Fascinating museums, both public and private, to suit every interest are spread throughout Johannesburg. From the Military Museum to the powerfully evocative Apartheid Museum, cultural interests will be more than satisfied with the wide variety of museums. The intriguing Museum Africa in the Newtown Cultural Precinct showcases a series of reconstructions of the city's history. Across the way is the Worker's Museum - a must-see that revisits the history of laborers who came from all comers of the world to help build the thriving metropolis that Joburg is today. Home to some of the best art galleries in the world, a visit to Joburg would not be complete without a visit to the many private galleries with world class pieces on display and for sale, showing the multitude of African talent in our midst.

Johannesburg has some of the finest first-class restaurants in sub-Saharan Africa, equal to any major European or American city. International cuisine abounds but local South African food is becoming famous for its fresh, spicy and yet subtle flavours. Some old classics such as snoek, a pickled fish dish, is still popular, along with such delicacies as rock lobster served with either lemon butter or in a French soufflé. South African wine, now world renowned, will compliment any meal, not only for its fresh taste but also its variety, from Cabernet Sauvignon to Burgundy.

When it comes to relaxing and enjoying time out, Joburg has something for everyone. A city that loves to laugh. Joburg Comedy nights provide chuckles courtesy of our best performers - experience the talents of some of South Africa's stars, or choose to chill to the beat of Africa at the distinctly different Drum Cafe. Laid-back evenings can be spent at the Cinema Nouveau, which screens art films from around the globe. There is theatre galore for those who love the thrill of the stage - catch a play at the legendary Market Theatre or watch a thrilling extravaganza of dance and cabaret at one of the city's bigger venues.

If gaming gets you going, pick from a dazzling array of luxury casinos from the Roman-themed Caesars Palace to the awesome Montecasino. Kick back in an exhilarating city that works hard and plays harder. With nightlife to rival the best international cities, Joburg has a party vibe all of its own with options to fit every budget and all tastes. Dance, trance. Drum 'n Bass, R&B or classical - whatever melodies move you, Joburg has them all. Listen to the soothing sounds of live Jazz at the famed Bassline in Melville, or get your groove on to the rhythms of house and township Kwaito at one of the many nightclubs around town. Dress up, see and be seen at trendy hotspots, with DJs playing cutting-edge tunes. Take in a cocktail at an upmarket bar, like that at the new Melrose Arch hotel, or down a draught at a gritty watering hole like The Jolly Roger. If rock is your thing, boogie down at Roxy's to our thriving music industry's best bands. Party until the early hours in a city vigorously alive with distinct sights and sounds.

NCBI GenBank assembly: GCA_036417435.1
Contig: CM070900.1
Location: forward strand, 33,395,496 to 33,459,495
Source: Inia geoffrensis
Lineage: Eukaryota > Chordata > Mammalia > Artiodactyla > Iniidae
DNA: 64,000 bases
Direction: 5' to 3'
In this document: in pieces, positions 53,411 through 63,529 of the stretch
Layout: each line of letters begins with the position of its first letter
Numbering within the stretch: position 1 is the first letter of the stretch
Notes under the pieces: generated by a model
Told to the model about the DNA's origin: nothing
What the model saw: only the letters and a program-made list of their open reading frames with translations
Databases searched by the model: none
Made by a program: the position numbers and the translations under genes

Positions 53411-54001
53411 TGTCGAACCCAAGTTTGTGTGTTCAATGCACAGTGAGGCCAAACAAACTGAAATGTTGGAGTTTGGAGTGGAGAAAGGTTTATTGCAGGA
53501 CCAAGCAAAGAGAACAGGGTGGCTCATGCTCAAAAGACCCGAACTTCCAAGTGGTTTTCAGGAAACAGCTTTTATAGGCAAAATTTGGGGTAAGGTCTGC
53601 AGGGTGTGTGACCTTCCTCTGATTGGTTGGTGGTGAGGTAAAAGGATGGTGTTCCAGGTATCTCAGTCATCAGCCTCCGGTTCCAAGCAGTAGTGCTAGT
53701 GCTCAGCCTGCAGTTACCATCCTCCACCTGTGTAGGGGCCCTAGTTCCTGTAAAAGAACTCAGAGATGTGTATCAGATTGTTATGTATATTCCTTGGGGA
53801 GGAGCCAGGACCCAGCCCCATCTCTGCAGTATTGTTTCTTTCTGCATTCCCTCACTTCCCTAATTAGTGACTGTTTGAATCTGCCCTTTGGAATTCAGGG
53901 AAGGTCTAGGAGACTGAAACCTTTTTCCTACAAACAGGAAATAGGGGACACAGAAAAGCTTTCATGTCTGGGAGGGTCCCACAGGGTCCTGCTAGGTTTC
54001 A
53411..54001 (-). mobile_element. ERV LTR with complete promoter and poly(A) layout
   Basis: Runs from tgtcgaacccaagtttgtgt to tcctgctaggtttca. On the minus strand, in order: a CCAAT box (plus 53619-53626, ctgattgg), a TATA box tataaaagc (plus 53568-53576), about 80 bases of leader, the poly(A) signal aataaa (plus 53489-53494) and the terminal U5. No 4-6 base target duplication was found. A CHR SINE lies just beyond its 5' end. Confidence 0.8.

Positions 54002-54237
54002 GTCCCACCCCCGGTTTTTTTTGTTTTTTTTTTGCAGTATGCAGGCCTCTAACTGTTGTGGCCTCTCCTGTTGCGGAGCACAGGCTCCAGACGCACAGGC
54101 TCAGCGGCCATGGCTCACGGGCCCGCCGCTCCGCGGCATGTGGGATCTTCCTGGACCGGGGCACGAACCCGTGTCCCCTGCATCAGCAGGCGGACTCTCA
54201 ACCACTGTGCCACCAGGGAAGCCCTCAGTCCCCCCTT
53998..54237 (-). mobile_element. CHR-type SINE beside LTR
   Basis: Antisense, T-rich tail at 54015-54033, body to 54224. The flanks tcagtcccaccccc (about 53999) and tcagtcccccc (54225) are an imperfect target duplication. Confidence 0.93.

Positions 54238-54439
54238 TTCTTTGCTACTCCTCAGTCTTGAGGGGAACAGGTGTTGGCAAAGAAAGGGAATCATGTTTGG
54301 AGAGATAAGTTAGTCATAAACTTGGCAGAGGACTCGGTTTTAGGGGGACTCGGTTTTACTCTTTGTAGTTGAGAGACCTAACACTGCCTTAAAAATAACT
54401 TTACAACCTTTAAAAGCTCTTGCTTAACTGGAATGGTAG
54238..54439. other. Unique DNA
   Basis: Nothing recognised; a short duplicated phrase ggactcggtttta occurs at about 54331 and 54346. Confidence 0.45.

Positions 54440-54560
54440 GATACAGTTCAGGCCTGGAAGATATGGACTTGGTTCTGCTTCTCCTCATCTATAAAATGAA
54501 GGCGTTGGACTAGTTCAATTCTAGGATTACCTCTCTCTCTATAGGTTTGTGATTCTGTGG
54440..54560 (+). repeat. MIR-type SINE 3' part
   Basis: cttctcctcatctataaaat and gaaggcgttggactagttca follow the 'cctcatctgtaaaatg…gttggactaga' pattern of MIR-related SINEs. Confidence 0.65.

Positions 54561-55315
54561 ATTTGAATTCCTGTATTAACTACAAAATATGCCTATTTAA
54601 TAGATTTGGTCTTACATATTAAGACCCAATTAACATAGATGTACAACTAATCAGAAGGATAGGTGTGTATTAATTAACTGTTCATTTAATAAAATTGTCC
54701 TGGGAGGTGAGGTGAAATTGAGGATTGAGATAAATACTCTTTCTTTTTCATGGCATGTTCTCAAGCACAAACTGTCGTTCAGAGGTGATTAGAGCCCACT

Things To Do
A myriad of things to do awaits the Johannesburg visitor or resident. Gold Reef City is a trip back in time, reconstructing The City of Gold at the turn of the Century. A tour to Sun City with its impressive jungle-themed Lost City is not to be missed, as is a game drive into the Pilansberg Nature Reserve, which offers the exciting chance to spot game in their natural habitat. Sterkfontein Heritage site, or the Cradle of Humankind, where civilization is thought to have begun, are unusual adventures. Stare into starry skies at The Planetarium. Add go-karting for speed freaks, rowing on Zoo Lake and historic walking tours to the lengthy list of what to do when out and about in Joburg.

South of Johannesburg is Soweto, a city developed as a township for black people under the apartheid system. Most of the struggle against apartheid was fought in and from Soweto. The name Soweto is an acronym, made up - in apartheid days - from the first letters of the words ‘south western township’.

Soweto is a city of enterprise and cultural interaction. It is a popular tourist destination with sites such as Kliptown (where the Freedom Charter was drawn up), the home of former President Nelson Mandela, the Hector Petersen Memorial site, restaurants and shopping malls.

Some 50 km north of Johannesburg lies Pretoria, which resides within the City of Tshwane Metropolitan Municipality - a cluster of metropolitan municipalities and councils that amalgamated in December 2002.

As administrative capital of the Republic, Pretoria is dominated by government services and the diplomatic corps of foreign representatives in South Africa.

Pretoria is renowned for its colourful gardens, shrubs and trees, particularly beautiful in spring when the 50 000 jacarandas envelop the avenues in mauve. Pretoria has more than 100 parks, including bird sanctuaries and nature reserves.